God responds to Elijah’s concerns:

“Go out and stand on the mountain before the Lord, for the Lord is about to pass by.” Now there was a great wind, so strong that it was splitting mountains and breaking rocks in pieces before the Lord, but the Lord was not in the wind; and after the wind an earthquake, but the Lord was not in the earthquake; and after the earthquake a fire, but the Lord was not in the fire; and after the fire a sound of sheer silence. When Elijah heard it, he wrapped his face in his mantle and went out and stood at the entrance of the cave. Then there came a voice to him that said, “What are you doing here, Elijah?” He answered, “I have been very zealous for the Lord, the God of hosts; for the Israelites have forsaken your covenant, thrown down your altars, and killed your prophets with the sword. I alone am left, and they are seeking my life, to take it away.”    (1 Kings 19:11-14)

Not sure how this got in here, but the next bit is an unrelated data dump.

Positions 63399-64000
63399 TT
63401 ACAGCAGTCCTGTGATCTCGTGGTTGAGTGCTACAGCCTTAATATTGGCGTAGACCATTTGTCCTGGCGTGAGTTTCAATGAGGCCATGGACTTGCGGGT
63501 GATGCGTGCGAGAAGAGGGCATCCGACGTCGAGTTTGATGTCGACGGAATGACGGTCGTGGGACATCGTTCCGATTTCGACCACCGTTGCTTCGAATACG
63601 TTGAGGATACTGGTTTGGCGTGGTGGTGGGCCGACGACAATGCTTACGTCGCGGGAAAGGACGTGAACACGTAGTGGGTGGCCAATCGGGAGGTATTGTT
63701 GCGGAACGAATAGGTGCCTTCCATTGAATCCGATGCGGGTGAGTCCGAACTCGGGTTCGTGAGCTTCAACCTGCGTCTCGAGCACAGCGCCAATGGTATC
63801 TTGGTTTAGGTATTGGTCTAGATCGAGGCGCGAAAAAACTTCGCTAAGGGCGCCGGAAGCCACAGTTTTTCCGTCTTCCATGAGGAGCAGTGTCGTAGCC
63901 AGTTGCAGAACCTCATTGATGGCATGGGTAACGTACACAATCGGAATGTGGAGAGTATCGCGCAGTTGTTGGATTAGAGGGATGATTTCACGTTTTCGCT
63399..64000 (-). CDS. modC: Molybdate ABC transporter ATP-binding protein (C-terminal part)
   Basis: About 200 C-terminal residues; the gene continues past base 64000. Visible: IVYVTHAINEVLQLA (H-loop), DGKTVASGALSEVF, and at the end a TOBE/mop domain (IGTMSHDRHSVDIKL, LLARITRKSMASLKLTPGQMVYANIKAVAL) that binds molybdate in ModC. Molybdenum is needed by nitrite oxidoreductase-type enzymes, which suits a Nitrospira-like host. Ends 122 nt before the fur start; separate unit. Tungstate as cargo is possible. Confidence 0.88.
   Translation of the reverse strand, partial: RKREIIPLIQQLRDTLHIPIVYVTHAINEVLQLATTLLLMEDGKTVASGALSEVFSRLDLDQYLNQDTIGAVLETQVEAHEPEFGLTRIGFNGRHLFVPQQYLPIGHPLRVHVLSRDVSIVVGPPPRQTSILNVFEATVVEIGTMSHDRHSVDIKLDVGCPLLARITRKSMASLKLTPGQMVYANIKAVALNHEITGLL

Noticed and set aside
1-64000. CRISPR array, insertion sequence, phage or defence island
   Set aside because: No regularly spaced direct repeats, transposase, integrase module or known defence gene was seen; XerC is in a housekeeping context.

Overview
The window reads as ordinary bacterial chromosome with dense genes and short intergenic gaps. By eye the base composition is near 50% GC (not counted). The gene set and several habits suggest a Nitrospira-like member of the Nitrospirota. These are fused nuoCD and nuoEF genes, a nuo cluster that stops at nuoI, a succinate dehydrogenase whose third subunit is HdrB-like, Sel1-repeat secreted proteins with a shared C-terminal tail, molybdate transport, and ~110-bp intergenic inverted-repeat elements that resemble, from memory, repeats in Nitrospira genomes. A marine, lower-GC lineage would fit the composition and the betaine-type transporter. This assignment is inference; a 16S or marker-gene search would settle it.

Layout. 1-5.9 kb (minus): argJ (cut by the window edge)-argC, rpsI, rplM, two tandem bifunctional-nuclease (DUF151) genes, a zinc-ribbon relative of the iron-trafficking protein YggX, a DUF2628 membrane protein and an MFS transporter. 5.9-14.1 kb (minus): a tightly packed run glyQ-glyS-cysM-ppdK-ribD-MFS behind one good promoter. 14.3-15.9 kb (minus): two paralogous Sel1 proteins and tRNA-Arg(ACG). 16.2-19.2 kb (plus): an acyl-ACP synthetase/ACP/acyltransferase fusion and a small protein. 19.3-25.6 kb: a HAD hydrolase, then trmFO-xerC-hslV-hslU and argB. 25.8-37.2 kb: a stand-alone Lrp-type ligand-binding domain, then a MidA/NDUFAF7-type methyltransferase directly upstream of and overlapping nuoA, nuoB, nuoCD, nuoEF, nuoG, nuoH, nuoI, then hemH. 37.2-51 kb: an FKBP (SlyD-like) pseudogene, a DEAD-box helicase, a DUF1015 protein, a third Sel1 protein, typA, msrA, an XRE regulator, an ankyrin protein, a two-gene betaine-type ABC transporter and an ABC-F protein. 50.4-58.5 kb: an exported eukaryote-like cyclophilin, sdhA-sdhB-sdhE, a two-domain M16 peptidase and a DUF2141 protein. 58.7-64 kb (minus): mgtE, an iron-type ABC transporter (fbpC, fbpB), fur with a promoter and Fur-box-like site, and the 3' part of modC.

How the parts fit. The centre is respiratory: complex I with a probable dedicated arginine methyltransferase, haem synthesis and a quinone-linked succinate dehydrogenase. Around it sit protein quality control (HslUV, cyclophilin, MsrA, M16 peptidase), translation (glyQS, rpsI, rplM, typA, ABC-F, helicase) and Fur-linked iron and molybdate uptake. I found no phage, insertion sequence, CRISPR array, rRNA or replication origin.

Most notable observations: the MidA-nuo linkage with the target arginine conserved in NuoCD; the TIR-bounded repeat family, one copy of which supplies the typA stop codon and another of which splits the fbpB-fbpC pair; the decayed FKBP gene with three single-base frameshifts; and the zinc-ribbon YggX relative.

God speaks to Elijah in a still small voice to remind him of how close he is to Elijah and how close he has been always been. Elijah was never alone. God’s word was with him all along. The Apostle Paul echoes this closeness by quoting Moses from the Old Testament:

Moses writes concerning the righteousness that comes from the law, that “the person who does these things will live by them.” But the righteousness that comes from faith says, “Do not say in your heart, ‘Who will ascend into heaven?’” (that is, to bring Christ down) “or ‘Who will descend into the abyss?’” (that is, to bring Christ up from the dead). But what does it say?